Charter Communications navigates the waters of US cable services. The cable system operator has almost 6 million mostly-residential subscribers in more than two dozen states, making it one of the top national cable companies, behind Comcast, Time Warner Cable, and Cox Communications. In addition to 4.2 million video customers (92% opting for digital service), Charter also boasts 4.4 million broadband Internet subscribers and 2.3 million digital phone users. Its Charter Business provides Internet access, data networking, phone, and wireless backhaul services to about 500,000 commercial clients. In addition, Charter sells local advertising on such cable networks as MTV, CNN, and ESPN.
The company has some 300 call-handling offices across the US. Its key markets include Alabama and Georgia, California, the Carolinas, Michigan, Minnesota and Nebraska, New England, the Northwest, Tennessee and Louisiana, Texas, and Wisconsin.
Sales and Marketing
Charter markets its services via direct sales, outbound telemarketing, its online presence, and Charter stores. The company appeals to new and existing customers with its multi-service bundled packages. It spent $479 million on marketing and $357 million on advertising in 2013.
The company reported 2013 sales of $8.1 billion, up 9% year-over-year, continuing its solid revenue growth over the past decade. Results were driven primarily by an increase in residential Internet customers and triple-play customers that subscribe to cable, Internet, and phone service, as well as growth in its commercial client segment. As is the case throughout the industry, Charter is losing basic video customers. In 2013 the company also saw fewer sales from advertising compared to 2012, which was boosted by political ad spending.
The company has a history of losses and 2013 was no exception - Charter reported a loss of $169 million, an improvement over the loss of $304 million the prior year. Its sales are not enough to cover operating expenses, debt-related interest (the company has $14.2 billion in debt), and the investments needed to keep its network up-to-date.
Charter continues to pursue a strategy popular with its competitors, providing voice, Internet access, and other data services as a complete package. Similar to the results of rival cable companies, it has seen rises in telephone, Internet, and enterprise customers, while video subscribers have dwindled among both residential and business clients. It does, however, continue to see upticks in the move to digital video services.
Keeping its network and services current requires substantial investment. The company has upgraded its network to the DOCSIS 3.0 high-speed data capability standard, which is in place for some 97% of homes it has passed and allows Internet speeds up to 100 megabits per second. That deployment will help as it continues to pursue enterprise clients. Charter has also invested in switched digital video (SDV) technology to increase the number of HD channels it offers and is experimenting with a cloud-based user interface for its set-top boxes.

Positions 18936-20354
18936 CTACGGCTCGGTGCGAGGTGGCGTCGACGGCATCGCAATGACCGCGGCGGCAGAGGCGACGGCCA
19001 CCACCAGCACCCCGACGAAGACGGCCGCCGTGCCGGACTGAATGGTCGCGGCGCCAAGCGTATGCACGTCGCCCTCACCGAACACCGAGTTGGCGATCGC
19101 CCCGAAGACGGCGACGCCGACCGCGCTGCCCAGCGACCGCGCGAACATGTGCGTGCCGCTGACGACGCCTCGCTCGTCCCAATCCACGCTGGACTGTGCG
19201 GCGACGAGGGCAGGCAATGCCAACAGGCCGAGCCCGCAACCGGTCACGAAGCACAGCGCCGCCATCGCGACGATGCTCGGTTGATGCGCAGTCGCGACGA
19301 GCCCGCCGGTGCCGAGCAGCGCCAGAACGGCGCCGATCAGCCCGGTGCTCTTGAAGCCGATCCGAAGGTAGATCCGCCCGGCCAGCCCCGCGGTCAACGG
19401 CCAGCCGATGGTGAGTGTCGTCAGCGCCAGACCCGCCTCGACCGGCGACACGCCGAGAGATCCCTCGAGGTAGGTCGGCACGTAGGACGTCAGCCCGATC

Mergers and Acquisitions
In 2014 Charter made a bold move for Time Warner Cable, the nation's second-largest cable company. Time Warner refused, and subsequently agreed to merge with Comcast. As part of the deal, Comcast was ordered to divest about 3 million subscribers to Charter in order to combat any antitrust concerns and keep its market share to less than 30%. Once the Comcast/Time Warner merger is complete, Charter will find itself with about 9 million customers, making it the nation's second-largest cable company. At the same time, it will also take on a lot more debt to buy the new customers.
In 2013 the company increased its offerings and expand into new markets, purchasing Optimum West/Bresnan from Cablevision for about $1.6 billion. Optimum West serves more than 360,000 customers through cable systems in fast-growing regions of Colorado, Montana, Wyoming, and Utah.
The company acquired broadband cable assets in Alabama and Georgia in 2011 from Windjammer Communications (adding about 17,000 subscribers), and a broadband system serving nearly that number in Missouri from US Cable of Coastal Texas.
Driven by dreams of creating a "wired world," chairman Paul Allen (a co-founder of Microsoft) reportedly poured more than $12 billion into Charter since 1998, and the billionaire saw most of that investment evaporate. After expanding through the purchase of a slew of small-town cable assets that needed extensive infrastructure upgrades, Charter experienced ongoing subscriber losses, financial losses, and a debt load in excess of $20 billion. Faced with legal opposition from some of its lenders, the company's 2009 bankruptcy reorganization plan eliminated about $8 billion of debt, reduced annual interest expenses by about $830 million, and left Allen controlling about one-third of the company (a stake that has since fallen to less than 10%).